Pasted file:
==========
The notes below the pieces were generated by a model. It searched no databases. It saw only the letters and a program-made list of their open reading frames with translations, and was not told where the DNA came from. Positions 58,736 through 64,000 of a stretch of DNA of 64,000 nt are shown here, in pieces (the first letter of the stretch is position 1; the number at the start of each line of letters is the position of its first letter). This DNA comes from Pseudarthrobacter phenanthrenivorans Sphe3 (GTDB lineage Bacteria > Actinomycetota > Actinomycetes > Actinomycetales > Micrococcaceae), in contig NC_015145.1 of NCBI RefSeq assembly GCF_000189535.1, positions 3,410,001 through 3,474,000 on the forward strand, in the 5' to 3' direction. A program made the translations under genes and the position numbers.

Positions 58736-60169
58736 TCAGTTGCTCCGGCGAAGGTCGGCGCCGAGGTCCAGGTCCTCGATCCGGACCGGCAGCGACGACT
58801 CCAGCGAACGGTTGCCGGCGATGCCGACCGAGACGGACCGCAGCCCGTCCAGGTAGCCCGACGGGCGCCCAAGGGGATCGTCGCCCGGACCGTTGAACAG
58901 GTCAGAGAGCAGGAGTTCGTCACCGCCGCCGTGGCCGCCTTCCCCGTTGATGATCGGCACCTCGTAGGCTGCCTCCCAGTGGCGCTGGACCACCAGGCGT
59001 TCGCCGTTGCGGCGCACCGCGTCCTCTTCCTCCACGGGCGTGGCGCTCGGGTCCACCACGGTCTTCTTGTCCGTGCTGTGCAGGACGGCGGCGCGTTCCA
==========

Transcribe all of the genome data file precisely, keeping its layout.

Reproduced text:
The notes below the pieces were generated by a model. It searched no databases. It saw only the letters and a program-made list of their open reading frames with translations, and was not told where the DNA came from. Positions 58,736 through 64,000 of a stretch of DNA of 64,000 nt are shown here, in pieces (the first letter of the stretch is position 1; the number at the start of each line of letters is the position of its first letter). This DNA comes from Pseudarthrobacter phenanthrenivorans Sphe3 (GTDB lineage Bacteria > Actinomycetota > Actinomycetes > Actinomycetales > Micrococcaceae), in contig NC_015145.1 of NCBI RefSeq assembly GCF_000189535.1, positions 3,410,001 through 3,474,000 on the forward strand, in the 5' to 3' direction. A program made the translations under genes and the position numbers.

Positions 58736-60169
58736 TCAGTTGCTCCGGCGAAGGTCGGCGCCGAGGTCCAGGTCCTCGATCCGGACCGGCAGCGACGACT
58801 CCAGCGAACGGTTGCCGGCGATGCCGACCGAGACGGACCGCAGCCCGTCCAGGTAGCCCGACGGGCGCCCAAGGGGATCGTCGCCCGGACCGTTGAACAG
58901 GTCAGAGAGCAGGAGTTCGTCACCGCCGCCGTGGCCGCCTTCCCCGTTGATGATCGGCACCTCGTAGGCTGCCTCCCAGTGGCGCTGGACCACCAGGCGT
59001 TCGCCGTTGCGGCGCACCGCGTCCTCTTCCTCCACGGGCGTGGCGCTCGGGTCCACCACGGTCTTCTTGTCCGTGCTGTGCAGGACGGCGGCGCGTTCCA